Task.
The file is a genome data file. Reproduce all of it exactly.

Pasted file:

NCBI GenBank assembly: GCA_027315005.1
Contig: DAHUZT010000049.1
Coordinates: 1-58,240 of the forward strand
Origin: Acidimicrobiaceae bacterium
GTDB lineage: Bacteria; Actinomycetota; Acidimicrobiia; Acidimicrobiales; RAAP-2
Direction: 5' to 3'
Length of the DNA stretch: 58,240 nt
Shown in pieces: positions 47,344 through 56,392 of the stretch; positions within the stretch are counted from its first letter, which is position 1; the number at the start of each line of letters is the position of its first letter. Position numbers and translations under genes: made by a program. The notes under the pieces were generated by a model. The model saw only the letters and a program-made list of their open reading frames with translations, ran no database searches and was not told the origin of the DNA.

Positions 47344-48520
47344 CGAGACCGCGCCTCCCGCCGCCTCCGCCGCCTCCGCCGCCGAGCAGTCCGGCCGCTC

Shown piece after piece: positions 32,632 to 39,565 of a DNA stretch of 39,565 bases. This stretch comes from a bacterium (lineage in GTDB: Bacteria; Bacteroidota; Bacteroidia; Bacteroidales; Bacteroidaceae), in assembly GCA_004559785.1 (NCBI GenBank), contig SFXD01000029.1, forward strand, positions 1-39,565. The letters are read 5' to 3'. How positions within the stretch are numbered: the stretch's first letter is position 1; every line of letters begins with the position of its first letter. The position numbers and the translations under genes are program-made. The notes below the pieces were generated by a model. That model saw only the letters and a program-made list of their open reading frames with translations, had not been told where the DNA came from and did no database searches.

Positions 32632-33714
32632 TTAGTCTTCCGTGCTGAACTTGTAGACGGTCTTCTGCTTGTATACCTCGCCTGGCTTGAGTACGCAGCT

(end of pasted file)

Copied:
NCBI GenBank assembly: GCA_027315005.1
Contig: DAHUZT010000049.1
Coordinates: 1-58,240 of the forward strand
Origin: Acidimicrobiaceae bacterium
GTDB lineage: Bacteria; Actinomycetota; Acidimicrobiia; Acidimicrobiales; RAAP-2
Direction: 5' to 3'
Length of the DNA stretch: 58,240 nt
Shown in pieces: positions 47,344 through 56,392 of the stretch; positions within the stretch are counted from its first letter, which is position 1; the number at the start of each line of letters is the position of its first letter. Position numbers and translations under genes: made by a program. The notes under the pieces were generated by a model. The model saw only the letters and a program-made list of their open reading frames with translations, ran no database searches and was not told the origin of the DNA.

Positions 47344-48520
47344 CGAGACCGCGCCTCCCGCCGCCTCCGCCGCCTCCGCCGCCGAGCAGTCCGGCCGCTC

Shown piece after piece: positions 32,632 to 39,565 of a DNA stretch of 39,565 bases. This stretch comes from a bacterium (lineage in GTDB: Bacteria; Bacteroidota; Bacteroidia; Bacteroidales; Bacteroidaceae), in assembly GCA_004559785.1 (NCBI GenBank), contig SFXD01000029.1, forward strand, positions 1-39,565. The letters are read 5' to 3'. How positions within the stretch are numbered: the stretch's first letter is position 1; every line of letters begins with the position of its first letter. The position numbers and the translations under genes are program-made. The notes below the pieces were generated by a model. That model saw only the letters and a program-made list of their open reading frames with translations, had not been told where the DNA came from and did no database searches.

Positions 32632-33714
32632 TTAGTCTTCCGTGCTGAACTTGTAGACGGTCTTCTGCTTGTATACCTCGCCTGGCTTGAGTACGCAGCT